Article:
Both sides claimed compensatory damages before the Court. Slovakia charged Hungary with claims resulting from Hungary's suspending and abandoning Nagymaros. Hungary's legal team claimed damages ensuing from Slovakia's diverting the river. The Court tried to reconcile both sides.
"The Court observes...that given the fact that there have been intersecting wrongs by both Parties, the issue of compensation could satisfactorily be resolved in the framework of an overall settlement if each of the Parties were to renounce or cancel all financial claims and counter-claims," the judgement summary reads.
The Gabčíkovo case was unique in that it set many legal precedents for the Court - set up in 1945 by the United Nations - such as the nature of the parties to the dispute, the nature of the case, and the nature of collecting evidence.
Firstly, it was the first time two former communist allies have faced one another in an international court. Since the treaty was signed, one party in dispute has changed its official name once and the other twice. Secondly, it was the first time The Hague-based court dealt with an environmental issue.
And thirdly, it was the first case ever in which the judges went on-location to gather information on the disputed issue, instead of relying solely on sketches and plans. Last April, the justices visited both parts of the abortive joint venture. At a press conference held after the verdict was announced, Tomka said the visit played a major role in convincing the Court of the Gabčíkovo dam's universal importance.
When asked to assess whether the dam's role in safeguarding Hungary against the floods that hit the region last July played a part in the verdict, Tomka said: "It was not as much the summer floods that influenced [the justices'] decision. More important was their visit during which they had a chance to see the dam's importance not only as an energy producer but also to evaluate its environmental impact and its role in flood protection."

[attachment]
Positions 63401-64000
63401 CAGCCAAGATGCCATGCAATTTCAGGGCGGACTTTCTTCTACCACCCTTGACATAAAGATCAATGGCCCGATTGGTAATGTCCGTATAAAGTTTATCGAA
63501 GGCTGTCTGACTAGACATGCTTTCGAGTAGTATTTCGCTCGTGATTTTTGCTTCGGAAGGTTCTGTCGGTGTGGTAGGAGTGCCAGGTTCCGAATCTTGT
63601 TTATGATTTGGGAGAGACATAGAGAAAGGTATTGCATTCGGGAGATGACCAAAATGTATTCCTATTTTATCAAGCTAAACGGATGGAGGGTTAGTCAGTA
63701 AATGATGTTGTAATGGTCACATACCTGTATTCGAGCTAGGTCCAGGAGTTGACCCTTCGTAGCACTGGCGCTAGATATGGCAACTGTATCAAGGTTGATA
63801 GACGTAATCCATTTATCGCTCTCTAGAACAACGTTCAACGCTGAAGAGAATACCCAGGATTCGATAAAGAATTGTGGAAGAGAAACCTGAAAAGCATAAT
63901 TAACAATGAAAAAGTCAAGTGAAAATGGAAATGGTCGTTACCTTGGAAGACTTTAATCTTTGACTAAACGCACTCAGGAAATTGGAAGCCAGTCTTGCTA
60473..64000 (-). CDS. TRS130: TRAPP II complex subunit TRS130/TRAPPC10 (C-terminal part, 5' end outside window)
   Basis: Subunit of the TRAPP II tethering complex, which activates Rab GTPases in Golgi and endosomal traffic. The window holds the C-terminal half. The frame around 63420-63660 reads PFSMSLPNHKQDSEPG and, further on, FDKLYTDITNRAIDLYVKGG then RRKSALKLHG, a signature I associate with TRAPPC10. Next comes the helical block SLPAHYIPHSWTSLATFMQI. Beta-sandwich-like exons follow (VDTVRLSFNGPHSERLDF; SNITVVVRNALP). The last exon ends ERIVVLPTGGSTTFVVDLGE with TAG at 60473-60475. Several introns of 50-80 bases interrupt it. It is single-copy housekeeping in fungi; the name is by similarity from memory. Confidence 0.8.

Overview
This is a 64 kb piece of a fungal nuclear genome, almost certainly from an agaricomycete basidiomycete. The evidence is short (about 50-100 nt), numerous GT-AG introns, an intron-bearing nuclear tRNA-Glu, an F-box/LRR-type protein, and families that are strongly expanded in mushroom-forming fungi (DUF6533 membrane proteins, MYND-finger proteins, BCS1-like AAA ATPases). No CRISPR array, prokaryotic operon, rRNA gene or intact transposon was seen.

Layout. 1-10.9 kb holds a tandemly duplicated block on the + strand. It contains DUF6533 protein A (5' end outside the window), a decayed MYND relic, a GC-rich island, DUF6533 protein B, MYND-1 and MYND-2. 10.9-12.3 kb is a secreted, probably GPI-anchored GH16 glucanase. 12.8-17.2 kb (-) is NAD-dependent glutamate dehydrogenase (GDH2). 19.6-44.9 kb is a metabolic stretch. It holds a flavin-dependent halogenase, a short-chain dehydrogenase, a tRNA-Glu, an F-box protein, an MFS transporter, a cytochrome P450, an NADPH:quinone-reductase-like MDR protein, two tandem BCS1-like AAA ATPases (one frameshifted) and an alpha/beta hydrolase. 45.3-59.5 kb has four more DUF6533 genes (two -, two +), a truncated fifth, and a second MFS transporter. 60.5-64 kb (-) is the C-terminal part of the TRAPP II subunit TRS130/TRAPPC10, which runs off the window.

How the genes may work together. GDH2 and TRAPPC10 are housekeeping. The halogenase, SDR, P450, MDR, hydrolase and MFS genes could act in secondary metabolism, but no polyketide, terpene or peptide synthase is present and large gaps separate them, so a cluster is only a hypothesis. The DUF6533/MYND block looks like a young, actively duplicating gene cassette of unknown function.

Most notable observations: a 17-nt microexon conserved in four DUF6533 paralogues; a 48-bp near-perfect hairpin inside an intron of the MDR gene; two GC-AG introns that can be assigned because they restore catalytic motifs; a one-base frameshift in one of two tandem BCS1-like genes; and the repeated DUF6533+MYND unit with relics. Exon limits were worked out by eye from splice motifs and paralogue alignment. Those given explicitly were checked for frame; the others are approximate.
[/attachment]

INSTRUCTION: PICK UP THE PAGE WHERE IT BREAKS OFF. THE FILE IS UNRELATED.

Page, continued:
Before the verdict was made public, Hungary was at pains to sound a conciliatory tone. "Whatever the decision of the court, Hungary is very ready to start expert talks with Slovakia to find a solution in accordance with the court's decision," said Hungarian Foreign Ministry spokesman Gábor Horváth.
After the verdict, Hungarian Prime Minister Gyula Horn made a significant step forward, announcing that he had held talks with all parties represented in the Hungarian Parliament and stating that all of them agreed to abolish the May 1992 resolution that made Hungary quit the scheme.
The only ones who stayed adamant on the dam were environmentalists, who claim the Danube's new course destroyed a large swath of Slovak wetlands, left Hungary's wetlands parched and turned the original riverbed into a stagnant and polluted reservoir.
"In reality, there are no winners in this case, but the losers are the local inhabitants and the unique nature of the Danube's inland delta," the common statement of 11 Slovak environmentalist groups reads. "Slovak NGOs [non-governmental organizations] have no reason to change their principal position towards Gabčíkovo. The construction of Variant C destroyed more than 40 square kilometers of floodplain forests and present operations are causing a further degradation of the branch system's ecosystems."
9. Oct 1997 at 0:00 | Daniel Borský